How do we (mortgage brokers) know rates are going up?
Hi All – many people ask how we know that rates are going to change ahead of time. Below is a sample of the data that we read on a daily basis. If you were motivated enough to read things like this every day – or figure them out for yourself – then you would know too. Or, just let a mortgage broker do it.
Bond yields today are roughly where they were a week ago but there has been plenty of volatility over the intervening period.
Last week yields were pushed higher by in-line or better than expected economic data in Canada (Manufacturing Sales Growth, Trade Balance) and the US (Retail Sales Growth, Initial and Continuing Jobless Claims, Trade Balance), together with a sense of optimism that the European debt crisis will be resolved and/or that concerted steps there would be taken to protect the banking system.
Generally speaking, “good” economic news tends to push bond yields higher as market participants are less interested in the safety bonds provide.
Notwithstanding last week’s developments, yields have come back down today as worse than expected economic data in the US and a clarification from Germany that a once-and-for-all solution to Europe’s debt crisis will not be forthcoming and that markets should expect such crisis to extend into next year.
In all, these developments present the global economy in better shape than what we thought at the start of the week, and the rise in rates reflects that change.
Calgary house prices and sales rise in September
Calgary is showing solid numbers are the in-migration continues. Almost 40% of people moving to Alberta move to Calgary.
CALGARY — Calgary house prices and sales rose in September compared with a year ago, according to the Canadian Real Estate Association.
In releasing its monthly data on Monday, CREA said MLS residential sales in Calgary reached 1,789 units in September, up 11.4 per cent from September 2010 while the average sale price rose by 1.3 per cent on an annual basis to $406,252.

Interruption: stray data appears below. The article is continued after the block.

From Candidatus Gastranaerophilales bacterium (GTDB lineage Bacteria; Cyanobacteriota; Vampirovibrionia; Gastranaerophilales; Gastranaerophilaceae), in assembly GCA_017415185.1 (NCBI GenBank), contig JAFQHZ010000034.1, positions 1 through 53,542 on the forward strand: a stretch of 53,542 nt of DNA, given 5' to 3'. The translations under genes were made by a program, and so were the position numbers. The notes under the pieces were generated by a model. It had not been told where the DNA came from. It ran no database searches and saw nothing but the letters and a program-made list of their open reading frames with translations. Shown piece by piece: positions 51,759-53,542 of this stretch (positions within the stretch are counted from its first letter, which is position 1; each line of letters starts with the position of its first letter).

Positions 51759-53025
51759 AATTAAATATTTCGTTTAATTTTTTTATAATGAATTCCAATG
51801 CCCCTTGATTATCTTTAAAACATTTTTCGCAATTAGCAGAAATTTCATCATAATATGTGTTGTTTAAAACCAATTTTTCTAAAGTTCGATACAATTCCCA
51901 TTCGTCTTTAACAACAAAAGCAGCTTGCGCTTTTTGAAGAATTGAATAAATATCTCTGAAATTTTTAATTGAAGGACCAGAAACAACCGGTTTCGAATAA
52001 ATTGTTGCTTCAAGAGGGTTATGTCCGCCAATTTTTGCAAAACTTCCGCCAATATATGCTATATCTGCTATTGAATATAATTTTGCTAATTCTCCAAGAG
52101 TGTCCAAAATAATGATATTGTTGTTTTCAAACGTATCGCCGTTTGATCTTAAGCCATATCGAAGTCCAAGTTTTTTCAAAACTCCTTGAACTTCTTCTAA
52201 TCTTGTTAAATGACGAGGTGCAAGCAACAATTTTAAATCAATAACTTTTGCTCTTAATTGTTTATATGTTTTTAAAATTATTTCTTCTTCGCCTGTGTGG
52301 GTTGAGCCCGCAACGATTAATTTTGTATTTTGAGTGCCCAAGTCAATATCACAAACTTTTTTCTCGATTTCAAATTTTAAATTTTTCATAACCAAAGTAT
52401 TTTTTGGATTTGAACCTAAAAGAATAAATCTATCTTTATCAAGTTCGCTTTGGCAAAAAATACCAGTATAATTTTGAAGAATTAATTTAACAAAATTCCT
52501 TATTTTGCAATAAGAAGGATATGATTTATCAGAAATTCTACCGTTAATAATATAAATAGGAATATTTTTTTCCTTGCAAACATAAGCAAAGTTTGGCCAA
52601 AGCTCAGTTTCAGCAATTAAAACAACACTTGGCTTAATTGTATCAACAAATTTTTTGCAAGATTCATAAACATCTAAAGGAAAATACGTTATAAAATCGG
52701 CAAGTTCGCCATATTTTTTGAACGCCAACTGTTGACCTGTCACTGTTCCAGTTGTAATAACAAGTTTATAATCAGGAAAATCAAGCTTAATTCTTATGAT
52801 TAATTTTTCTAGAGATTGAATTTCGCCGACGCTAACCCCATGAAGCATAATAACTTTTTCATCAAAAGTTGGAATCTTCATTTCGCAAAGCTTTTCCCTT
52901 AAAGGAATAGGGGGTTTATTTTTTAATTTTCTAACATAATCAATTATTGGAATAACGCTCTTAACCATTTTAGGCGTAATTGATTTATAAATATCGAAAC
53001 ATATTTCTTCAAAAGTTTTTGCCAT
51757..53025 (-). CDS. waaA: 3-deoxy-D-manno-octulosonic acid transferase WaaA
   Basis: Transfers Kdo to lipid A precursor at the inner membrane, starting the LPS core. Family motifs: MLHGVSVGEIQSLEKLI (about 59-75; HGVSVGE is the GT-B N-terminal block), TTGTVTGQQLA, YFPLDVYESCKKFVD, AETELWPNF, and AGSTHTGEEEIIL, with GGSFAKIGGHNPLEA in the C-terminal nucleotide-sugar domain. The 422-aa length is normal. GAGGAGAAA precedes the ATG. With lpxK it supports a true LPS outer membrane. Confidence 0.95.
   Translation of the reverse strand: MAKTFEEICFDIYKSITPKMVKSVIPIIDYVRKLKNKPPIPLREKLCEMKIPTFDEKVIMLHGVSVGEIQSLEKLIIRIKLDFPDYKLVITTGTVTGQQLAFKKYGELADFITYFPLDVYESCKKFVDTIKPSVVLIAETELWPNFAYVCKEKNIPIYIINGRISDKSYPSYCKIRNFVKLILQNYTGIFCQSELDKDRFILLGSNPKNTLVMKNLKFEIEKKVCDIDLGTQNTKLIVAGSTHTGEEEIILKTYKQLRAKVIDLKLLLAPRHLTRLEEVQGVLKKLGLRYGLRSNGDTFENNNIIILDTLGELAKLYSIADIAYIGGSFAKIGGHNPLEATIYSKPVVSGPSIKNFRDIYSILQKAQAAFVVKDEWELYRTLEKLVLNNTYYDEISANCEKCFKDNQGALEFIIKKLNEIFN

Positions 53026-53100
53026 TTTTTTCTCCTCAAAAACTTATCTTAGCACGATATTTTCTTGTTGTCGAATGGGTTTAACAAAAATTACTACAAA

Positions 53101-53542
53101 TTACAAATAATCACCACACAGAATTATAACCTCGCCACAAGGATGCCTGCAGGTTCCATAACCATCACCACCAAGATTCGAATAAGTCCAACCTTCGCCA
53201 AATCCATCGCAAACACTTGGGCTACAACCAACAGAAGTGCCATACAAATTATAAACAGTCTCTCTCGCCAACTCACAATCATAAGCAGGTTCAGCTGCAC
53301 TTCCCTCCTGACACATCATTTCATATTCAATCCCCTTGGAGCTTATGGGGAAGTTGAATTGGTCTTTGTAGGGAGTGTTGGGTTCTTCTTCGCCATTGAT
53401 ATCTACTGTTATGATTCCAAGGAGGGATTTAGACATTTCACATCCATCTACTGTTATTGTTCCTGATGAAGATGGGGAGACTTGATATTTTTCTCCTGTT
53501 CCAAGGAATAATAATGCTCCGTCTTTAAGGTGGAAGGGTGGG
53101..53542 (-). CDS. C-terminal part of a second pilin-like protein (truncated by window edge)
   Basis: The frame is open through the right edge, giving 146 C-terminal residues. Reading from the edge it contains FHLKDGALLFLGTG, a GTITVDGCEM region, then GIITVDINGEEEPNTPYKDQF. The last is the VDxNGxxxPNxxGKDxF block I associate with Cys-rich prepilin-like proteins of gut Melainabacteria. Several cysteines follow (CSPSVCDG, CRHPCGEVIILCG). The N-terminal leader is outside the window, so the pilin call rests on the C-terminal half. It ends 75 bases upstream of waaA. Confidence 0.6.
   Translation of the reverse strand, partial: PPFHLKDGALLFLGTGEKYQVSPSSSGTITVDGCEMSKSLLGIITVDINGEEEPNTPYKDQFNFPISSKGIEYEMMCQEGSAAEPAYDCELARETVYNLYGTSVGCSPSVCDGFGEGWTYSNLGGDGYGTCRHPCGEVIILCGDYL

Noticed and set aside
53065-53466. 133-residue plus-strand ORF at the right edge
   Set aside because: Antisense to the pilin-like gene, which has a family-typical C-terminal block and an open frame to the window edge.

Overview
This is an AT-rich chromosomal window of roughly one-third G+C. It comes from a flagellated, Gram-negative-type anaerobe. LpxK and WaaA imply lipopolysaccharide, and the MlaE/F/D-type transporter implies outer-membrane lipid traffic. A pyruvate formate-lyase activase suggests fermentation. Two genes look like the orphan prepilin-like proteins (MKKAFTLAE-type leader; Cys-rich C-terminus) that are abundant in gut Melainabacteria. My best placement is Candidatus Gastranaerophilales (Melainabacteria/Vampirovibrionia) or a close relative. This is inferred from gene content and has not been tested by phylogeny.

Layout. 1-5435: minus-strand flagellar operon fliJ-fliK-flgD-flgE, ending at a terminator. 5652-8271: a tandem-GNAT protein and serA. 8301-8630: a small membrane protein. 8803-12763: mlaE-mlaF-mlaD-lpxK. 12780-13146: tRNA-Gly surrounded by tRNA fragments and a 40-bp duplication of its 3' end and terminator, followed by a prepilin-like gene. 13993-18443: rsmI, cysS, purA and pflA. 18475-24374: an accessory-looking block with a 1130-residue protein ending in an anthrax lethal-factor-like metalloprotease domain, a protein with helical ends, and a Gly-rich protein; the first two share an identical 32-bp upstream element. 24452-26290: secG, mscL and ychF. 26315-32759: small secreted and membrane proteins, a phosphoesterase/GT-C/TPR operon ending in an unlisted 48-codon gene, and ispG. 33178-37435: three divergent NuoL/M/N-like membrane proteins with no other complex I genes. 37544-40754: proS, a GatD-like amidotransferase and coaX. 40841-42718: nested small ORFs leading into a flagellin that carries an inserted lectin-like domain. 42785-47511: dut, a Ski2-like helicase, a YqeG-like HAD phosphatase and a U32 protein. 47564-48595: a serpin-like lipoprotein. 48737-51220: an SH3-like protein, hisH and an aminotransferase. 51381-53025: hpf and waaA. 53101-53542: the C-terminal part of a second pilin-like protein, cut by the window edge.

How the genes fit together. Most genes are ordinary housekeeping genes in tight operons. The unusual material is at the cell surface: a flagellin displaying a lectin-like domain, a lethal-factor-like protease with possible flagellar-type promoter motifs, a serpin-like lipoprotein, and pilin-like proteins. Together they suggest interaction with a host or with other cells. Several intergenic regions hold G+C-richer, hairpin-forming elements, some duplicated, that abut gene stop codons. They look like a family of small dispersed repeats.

Year-over-year in Alberta, sales rose by 9.7 per cent to 4,316 units while the average price increased by 3.0 per cent to $359,637.
Nationally, MLS sales of 37,760 were up 11.0 per cent from September 2010 and the average price rose by 6.5 per cent to $352,581.
“Canada’s housing market remains stable amid continuing financial market volatility, contributing to Canadians’ confidence in the economy and providing support for Canadian economic growth,” said Gregory Klump, CREA’s chief economist, in a statement. “Interest rates are expected to remain low for longer, and evidence suggests that recent changes to mortgage regulations are preventing the kind of excesses they were designed to avert. Both of these developments are good news for the housing market.”
© Copyright (c) The Calgary Herald
Why you do not want a CIBC mortgage – they are beig sued for unfair payouts.
Lawyer files prepayment class action against CIBC
By Vernon Clement Jones
Twin class action lawsuits were filed in B.C. and Ontario late last week alleging some CIBC mortgage borrowers have been unfairly penalized by “vague” prepayment terms, the lawyer behind the action told MortgageBrokerNews.ca.
“There are two substantive complaints here,” Kieran Bridge, a Vancouver lawyer with the Construction Law Group, told MortgageBrokerNews.ca. “We believe that through this lawsuit CIBC’s practices with respect to how they calculate mortgage prepayment penalties will be found to be unenforceable. In this case, as with all of these types of cases, we are concerned about whether Canadians are being treated fairly and lawfully.”
Aside from what Bridge terms “uncertain and unenforceable language” in contracts dating as far back as 2005, he also points to the mathematical formula CIBC used to determine those prepayment charges, calling them “invalid,” or in legal speak a “miscalculation.”
The suits rely on individual representative plaintiffs in B.C. and Ontario. Each of those two notices of claim alleges CIBC applied terms and conditions to certain mortgage contracts that allowed it “unfettered discretion” in calculating mortgage prepayment penalties.
The suits also allege that the actual amounts of those penalties were themselves in breach of the mortgage contracts.
CIBC will have a chance to respond to the claims, with a judge’s decision on whether to certify the civil lawsuit, and move it to trial, possibly taking a year or more. The bank did not provide comment to MortgageBrokerNews Tuesday, and none of the allegations have, in fact, been proven.
The collective legal action effectively echoes some of the more perennial and broader concerns of brokers, who grapple with the widely varying interest rate differential and prepayment penalties many lenders demand of borrowers. The former, sometimes stretching into the tens of thousands of dollars, has presented a major impediment to helping clients take advantage of historically low rates by switching or refinancing clients before maturity, argue many mortgage professionals.
Those challenges have led to broker calls for industry-wide standardization of penalties.
Undoubtedly, broker-arranged mortgages through Firstline are among the thousands of transactions the dual suit is meant to address, said Bridge, at the same time expressing his support for mortgage professionals.
The B.C. lawyer led a similar case against RBC about ten years ago. It ultimately ended in a settlement, said Bridge.